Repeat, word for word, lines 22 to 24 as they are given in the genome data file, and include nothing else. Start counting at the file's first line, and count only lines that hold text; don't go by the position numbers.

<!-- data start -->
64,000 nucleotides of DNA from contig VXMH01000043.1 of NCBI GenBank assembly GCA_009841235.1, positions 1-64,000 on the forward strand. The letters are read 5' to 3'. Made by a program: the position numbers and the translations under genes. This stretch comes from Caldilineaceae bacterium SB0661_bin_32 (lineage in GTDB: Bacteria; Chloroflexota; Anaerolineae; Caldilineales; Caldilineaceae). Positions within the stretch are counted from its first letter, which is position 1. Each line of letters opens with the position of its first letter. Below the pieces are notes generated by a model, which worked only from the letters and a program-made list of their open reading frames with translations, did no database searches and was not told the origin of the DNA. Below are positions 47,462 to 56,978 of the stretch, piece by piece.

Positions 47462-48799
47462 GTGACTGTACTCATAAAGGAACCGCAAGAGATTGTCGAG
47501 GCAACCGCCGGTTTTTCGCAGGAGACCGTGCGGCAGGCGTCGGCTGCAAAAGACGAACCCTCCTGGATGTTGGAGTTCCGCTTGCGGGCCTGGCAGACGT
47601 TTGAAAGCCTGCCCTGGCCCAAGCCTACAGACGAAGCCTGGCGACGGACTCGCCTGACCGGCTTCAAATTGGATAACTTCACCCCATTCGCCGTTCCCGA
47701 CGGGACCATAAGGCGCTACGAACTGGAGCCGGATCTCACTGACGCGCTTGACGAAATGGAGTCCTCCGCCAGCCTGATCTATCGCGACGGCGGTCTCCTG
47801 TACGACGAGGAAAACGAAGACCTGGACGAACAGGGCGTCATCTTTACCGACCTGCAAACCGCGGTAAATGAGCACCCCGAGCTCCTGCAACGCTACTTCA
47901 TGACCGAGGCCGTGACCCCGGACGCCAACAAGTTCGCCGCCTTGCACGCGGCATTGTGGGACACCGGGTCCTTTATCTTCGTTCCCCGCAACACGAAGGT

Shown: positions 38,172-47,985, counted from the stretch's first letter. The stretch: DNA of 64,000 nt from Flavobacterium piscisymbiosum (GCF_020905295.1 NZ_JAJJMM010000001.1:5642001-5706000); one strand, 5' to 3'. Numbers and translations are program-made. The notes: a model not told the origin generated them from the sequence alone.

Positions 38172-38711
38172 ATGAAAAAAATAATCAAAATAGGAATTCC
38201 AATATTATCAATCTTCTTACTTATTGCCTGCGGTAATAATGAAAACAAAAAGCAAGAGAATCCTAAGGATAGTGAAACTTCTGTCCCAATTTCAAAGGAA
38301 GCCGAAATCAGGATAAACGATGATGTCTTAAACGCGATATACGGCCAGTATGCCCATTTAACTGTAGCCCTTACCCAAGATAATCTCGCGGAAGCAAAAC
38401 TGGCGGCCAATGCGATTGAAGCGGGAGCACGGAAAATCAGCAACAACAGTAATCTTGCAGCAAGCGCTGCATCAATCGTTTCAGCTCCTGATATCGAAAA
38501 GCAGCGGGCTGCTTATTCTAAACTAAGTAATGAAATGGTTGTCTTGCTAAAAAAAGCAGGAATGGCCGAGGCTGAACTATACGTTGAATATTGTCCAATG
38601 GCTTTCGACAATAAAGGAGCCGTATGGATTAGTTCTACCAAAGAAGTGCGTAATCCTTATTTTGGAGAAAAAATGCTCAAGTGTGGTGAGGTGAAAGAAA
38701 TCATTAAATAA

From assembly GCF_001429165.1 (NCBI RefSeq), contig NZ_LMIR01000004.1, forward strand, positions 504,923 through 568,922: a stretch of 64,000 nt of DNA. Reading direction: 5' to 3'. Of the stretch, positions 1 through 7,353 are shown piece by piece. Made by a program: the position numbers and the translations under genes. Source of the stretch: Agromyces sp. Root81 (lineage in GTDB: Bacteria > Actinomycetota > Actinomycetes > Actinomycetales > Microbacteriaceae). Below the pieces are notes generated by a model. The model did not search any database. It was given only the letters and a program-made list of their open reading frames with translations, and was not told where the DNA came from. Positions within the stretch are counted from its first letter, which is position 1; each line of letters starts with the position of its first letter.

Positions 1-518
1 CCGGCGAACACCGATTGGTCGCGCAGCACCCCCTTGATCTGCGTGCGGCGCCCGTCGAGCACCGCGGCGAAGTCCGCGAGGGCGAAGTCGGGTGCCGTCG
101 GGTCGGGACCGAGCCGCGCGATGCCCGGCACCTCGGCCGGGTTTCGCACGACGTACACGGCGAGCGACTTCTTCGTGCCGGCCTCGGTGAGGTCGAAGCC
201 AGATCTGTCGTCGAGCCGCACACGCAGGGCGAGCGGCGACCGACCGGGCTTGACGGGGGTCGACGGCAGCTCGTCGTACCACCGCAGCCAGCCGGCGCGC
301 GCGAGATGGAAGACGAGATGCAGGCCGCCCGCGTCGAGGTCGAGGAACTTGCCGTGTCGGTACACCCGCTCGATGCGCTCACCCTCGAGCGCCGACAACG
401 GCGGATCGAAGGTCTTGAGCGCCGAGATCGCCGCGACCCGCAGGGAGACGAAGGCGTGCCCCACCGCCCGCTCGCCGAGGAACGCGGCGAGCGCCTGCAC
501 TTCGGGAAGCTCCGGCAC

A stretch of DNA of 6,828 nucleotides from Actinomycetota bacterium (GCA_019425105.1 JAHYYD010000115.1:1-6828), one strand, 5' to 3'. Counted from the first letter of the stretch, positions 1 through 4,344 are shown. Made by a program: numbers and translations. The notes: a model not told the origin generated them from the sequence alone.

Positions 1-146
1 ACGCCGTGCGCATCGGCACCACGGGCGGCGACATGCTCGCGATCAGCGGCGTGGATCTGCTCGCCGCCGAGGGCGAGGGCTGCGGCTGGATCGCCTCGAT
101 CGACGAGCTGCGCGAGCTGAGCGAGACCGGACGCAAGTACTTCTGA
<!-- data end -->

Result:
201 AGATCTGTCGTCGAGCCGCACACGCAGGGCGAGCGGCGACCGACCGGGCTTGACGGGGGTCGACGGCAGCTCGTCGTACCACCGCAGCCAGCCGGCGCGC
301 GCGAGATGGAAGACGAGATGCAGGCCGCCCGCGTCGAGGTCGAGGAACTTGCCGTGTCGGTACACCCGCTCGATGCGCTCACCCTCGAGCGCCGACAACG
401 GCGGATCGAAGGTCTTGAGCGCCGAGATCGCCGCGACCCGCAGGGAGACGAAGGCGTGCCCCACCGCCCGCTCGCCGAGGAACGCGGCGAGCGCCTGCAC